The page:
When it comes to pressure being applied by a Mason’s family in some way, or by his church, it is possible that something is going to give: It could be he will be on the outs with his family members over his Masonic Membership, or it could be he would switch to a more Masonic friendly house of worship, or he might even stop being friends with those who try to convert him from being a Mason: But I think it is more likely he is likely to yield to the pressures of family, friends, and clergy, and then we will wonder why we have another brother who stopped showing up at Lodge functions, and eventually wonder why he requested a demit, or stopped paying his dues, so that the Lodge had to remove him from membership.

Education is the answer: By providing good solid honest information to Masons, their families, friends, and clergy, we can combat the falsehoods told about us by the anti-Masons, as well as those well meaning people who hear and believe what the anti-Masons speak and write about. There are more Masons than anti-Masons, but there are more non-Masons[xi] than Masons and, in my opinion, there are not enough Masons who are sufficiently educated in Freemasonry so that they can talk with confidence about what Masonry is and accurately speak the truth about false charges and claims. We need knowledgeable Masons who can tell all who are interested about Freemasonry, what it is, what it isn’t, and what it stands for.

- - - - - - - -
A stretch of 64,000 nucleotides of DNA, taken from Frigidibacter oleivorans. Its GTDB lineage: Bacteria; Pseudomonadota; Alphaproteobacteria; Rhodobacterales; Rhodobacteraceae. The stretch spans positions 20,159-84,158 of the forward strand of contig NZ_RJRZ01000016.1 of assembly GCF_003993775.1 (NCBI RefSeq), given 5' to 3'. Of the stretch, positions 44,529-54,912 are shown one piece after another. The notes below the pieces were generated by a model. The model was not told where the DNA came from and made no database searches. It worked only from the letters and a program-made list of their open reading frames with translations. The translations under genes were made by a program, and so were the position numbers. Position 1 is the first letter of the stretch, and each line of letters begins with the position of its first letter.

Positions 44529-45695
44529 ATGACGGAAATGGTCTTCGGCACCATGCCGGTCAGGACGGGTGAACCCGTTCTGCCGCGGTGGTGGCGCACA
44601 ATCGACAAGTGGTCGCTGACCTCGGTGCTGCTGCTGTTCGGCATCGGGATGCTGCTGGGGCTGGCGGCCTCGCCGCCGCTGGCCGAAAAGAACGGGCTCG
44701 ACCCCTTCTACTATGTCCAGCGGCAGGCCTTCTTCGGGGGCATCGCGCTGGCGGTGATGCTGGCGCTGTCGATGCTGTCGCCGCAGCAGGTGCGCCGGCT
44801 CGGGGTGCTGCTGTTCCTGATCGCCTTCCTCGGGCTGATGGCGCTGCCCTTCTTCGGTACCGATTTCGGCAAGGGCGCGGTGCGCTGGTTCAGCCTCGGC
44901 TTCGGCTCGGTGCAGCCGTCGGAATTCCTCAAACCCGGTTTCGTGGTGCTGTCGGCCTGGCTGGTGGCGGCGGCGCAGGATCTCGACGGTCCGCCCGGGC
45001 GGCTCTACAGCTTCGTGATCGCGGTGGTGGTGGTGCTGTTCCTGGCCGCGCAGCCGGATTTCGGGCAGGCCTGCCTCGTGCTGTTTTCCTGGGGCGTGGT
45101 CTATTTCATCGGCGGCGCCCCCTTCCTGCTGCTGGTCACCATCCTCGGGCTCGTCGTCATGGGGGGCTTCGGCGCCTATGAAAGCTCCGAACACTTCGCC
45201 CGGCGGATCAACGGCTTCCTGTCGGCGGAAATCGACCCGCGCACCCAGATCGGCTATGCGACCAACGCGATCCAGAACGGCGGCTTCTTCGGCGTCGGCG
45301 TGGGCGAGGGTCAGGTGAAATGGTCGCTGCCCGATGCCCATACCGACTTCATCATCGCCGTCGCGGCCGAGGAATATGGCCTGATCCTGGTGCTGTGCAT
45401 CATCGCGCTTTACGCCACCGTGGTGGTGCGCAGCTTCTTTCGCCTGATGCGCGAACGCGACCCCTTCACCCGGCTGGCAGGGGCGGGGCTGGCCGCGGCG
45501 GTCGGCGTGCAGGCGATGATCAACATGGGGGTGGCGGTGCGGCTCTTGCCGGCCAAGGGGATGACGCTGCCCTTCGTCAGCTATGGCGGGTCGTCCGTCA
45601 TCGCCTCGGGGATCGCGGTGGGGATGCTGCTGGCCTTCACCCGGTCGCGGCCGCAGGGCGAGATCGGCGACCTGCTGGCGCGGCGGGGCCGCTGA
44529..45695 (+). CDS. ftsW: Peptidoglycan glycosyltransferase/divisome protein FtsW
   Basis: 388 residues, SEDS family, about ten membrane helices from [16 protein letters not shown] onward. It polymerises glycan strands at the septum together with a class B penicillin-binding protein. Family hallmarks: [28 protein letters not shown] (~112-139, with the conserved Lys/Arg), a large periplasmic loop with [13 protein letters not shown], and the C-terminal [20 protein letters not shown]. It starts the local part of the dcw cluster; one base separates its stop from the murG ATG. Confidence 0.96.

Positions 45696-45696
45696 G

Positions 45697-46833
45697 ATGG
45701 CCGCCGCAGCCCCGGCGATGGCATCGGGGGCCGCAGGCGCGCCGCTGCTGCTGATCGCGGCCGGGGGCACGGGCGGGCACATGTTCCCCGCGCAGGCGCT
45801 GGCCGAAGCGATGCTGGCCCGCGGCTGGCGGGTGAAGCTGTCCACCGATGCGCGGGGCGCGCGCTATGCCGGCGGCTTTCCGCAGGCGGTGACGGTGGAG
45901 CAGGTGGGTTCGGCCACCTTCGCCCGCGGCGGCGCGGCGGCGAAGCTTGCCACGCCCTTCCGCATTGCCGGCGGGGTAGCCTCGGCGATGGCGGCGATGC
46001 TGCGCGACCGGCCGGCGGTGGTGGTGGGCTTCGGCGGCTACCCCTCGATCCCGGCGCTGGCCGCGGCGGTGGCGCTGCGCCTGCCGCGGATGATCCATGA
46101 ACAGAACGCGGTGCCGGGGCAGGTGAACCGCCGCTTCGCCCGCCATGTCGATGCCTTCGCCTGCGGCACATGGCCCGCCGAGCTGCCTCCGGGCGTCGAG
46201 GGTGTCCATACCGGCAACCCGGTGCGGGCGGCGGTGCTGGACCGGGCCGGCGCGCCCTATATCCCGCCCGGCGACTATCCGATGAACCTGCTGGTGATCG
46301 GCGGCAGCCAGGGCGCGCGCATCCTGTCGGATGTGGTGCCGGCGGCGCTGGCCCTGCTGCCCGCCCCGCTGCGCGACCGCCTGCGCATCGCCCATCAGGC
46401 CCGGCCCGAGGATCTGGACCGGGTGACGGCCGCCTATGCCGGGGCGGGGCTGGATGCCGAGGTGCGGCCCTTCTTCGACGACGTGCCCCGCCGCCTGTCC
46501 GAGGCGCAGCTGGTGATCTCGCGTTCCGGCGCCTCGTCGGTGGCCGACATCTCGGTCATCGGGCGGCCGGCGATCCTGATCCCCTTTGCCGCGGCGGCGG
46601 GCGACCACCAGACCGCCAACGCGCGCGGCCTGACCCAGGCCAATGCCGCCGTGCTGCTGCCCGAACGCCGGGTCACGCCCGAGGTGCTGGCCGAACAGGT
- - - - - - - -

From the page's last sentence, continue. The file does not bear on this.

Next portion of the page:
I would recommend that Masons read the books and booklets that the anti-Masons write and publish, so that you know what they are saying about Freemasonry. But when you do, be objective and don’t get upset. You then have the opportunity to study and research to find out for yourself what the truth is. Masons are seekers of truth, and we need to provide the truth to the people the anti-Masons are trying to influence; this is best done by interested Masons being well versed in what the anti-Masons are saying and doing as well as being well versed in what Freemasonry really is and what it stands for. Go ahead and investigate Freemasonry; it can stand up to investigation and inquiry; the false charges of the anti-Masons can’t.

“Moral Evil is Falsehood in action; as Falsehood is Crime in words. Injustice is the essence of Falsehood; and every false word is an injustice. Injustice is the death of the Moral Being, as Falsehood is the poison of the Intelligence.” - Albert Pike: page 100L Morals and Dogma.

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Last modified: March 22, 2014